The Sixth Amendment of the US Constitution demands that every individual has the right to a speedy trial. However, a definite length of time is not determined thus, the term speedy merely refers to the timely fashion in which a court of law must try cases.
Courts of law experience a surge of lawsuits everyday, and it is necessary for each suit to be processed in a sensible period of time so as to avoid build up and indefinite waiting periods. An accused is therefore entitled to be tried for the crimes brought against him or her in a reasonable amount of time.
If a trial is not brought before the court in a reasonable amount of time, the case may be dismissed. A reasonable amount of time is dependent on several factors that include the severity of the crime; the amount of evidence that must be processed, the circumstances in which a trial is to be held or the crime was committed in. Some states have instituted statutes that actually define the amount of time that a case must go to trial before it can be dismissed. Generally speaking, a period of 6 months is the maximum amount of time an individual must wait before going to court.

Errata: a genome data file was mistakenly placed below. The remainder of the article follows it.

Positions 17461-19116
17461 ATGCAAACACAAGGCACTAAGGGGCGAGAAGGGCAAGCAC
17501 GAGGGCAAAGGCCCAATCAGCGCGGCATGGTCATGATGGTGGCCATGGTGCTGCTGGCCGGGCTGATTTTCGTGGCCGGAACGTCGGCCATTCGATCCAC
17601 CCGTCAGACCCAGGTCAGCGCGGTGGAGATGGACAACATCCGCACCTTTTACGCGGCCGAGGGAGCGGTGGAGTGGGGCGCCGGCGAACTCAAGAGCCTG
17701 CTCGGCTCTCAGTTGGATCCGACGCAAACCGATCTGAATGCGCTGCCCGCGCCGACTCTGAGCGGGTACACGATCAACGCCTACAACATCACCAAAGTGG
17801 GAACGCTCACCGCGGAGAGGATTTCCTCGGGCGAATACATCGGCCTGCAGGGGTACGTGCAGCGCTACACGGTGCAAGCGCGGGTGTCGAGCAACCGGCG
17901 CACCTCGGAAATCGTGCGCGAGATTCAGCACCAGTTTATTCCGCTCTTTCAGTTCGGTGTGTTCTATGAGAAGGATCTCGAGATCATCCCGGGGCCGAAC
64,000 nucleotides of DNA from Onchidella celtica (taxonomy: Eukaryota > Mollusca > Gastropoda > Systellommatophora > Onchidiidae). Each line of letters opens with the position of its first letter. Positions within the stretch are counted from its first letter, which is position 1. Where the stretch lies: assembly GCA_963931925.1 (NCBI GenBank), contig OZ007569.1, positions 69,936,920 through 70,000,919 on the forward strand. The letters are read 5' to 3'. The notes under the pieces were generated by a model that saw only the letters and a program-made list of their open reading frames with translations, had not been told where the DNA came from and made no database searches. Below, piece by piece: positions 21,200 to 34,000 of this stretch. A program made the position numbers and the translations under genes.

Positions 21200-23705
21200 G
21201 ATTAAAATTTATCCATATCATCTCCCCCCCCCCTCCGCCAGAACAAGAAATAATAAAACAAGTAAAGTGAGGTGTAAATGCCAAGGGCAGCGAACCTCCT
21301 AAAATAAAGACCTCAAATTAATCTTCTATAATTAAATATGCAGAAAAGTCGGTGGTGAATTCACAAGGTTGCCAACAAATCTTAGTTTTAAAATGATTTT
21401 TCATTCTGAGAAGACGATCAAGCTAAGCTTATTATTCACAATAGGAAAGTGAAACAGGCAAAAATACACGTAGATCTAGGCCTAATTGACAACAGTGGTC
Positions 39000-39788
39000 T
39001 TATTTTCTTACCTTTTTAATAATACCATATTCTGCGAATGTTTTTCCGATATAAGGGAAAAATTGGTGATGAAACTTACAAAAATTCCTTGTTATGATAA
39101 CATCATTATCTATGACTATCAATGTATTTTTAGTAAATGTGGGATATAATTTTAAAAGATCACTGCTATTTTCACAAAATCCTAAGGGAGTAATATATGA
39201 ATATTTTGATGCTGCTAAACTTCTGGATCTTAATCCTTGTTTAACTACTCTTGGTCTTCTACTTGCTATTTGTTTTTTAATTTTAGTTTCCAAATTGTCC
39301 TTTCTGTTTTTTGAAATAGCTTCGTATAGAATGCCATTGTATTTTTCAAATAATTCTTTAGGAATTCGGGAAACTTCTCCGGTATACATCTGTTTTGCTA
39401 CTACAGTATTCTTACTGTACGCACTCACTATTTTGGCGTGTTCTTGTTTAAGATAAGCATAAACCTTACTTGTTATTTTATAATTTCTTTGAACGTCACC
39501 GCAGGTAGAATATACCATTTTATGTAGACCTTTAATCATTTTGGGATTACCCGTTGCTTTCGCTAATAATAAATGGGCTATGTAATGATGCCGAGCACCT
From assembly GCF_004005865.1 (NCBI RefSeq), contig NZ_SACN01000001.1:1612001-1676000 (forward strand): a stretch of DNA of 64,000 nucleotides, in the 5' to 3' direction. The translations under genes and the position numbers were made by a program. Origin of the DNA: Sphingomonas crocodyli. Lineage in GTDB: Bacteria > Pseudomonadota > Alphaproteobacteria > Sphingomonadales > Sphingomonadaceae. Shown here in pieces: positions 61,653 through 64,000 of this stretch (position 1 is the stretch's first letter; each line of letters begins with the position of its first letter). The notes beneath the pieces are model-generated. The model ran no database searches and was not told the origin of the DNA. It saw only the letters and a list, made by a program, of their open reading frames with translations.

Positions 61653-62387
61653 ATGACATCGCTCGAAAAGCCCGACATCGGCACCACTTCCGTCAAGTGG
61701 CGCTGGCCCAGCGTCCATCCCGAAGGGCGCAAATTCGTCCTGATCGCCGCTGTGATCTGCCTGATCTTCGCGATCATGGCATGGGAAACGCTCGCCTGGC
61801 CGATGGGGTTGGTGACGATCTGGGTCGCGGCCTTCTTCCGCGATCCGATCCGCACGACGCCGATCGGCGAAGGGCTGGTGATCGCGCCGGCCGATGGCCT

However, there are certain exceptions to a right of the accused to a speedy trial. Such exceptions must be due to a request made by the criminal defense or there must be good cause for a delay. Although these exceptions are honored, they are rarely done.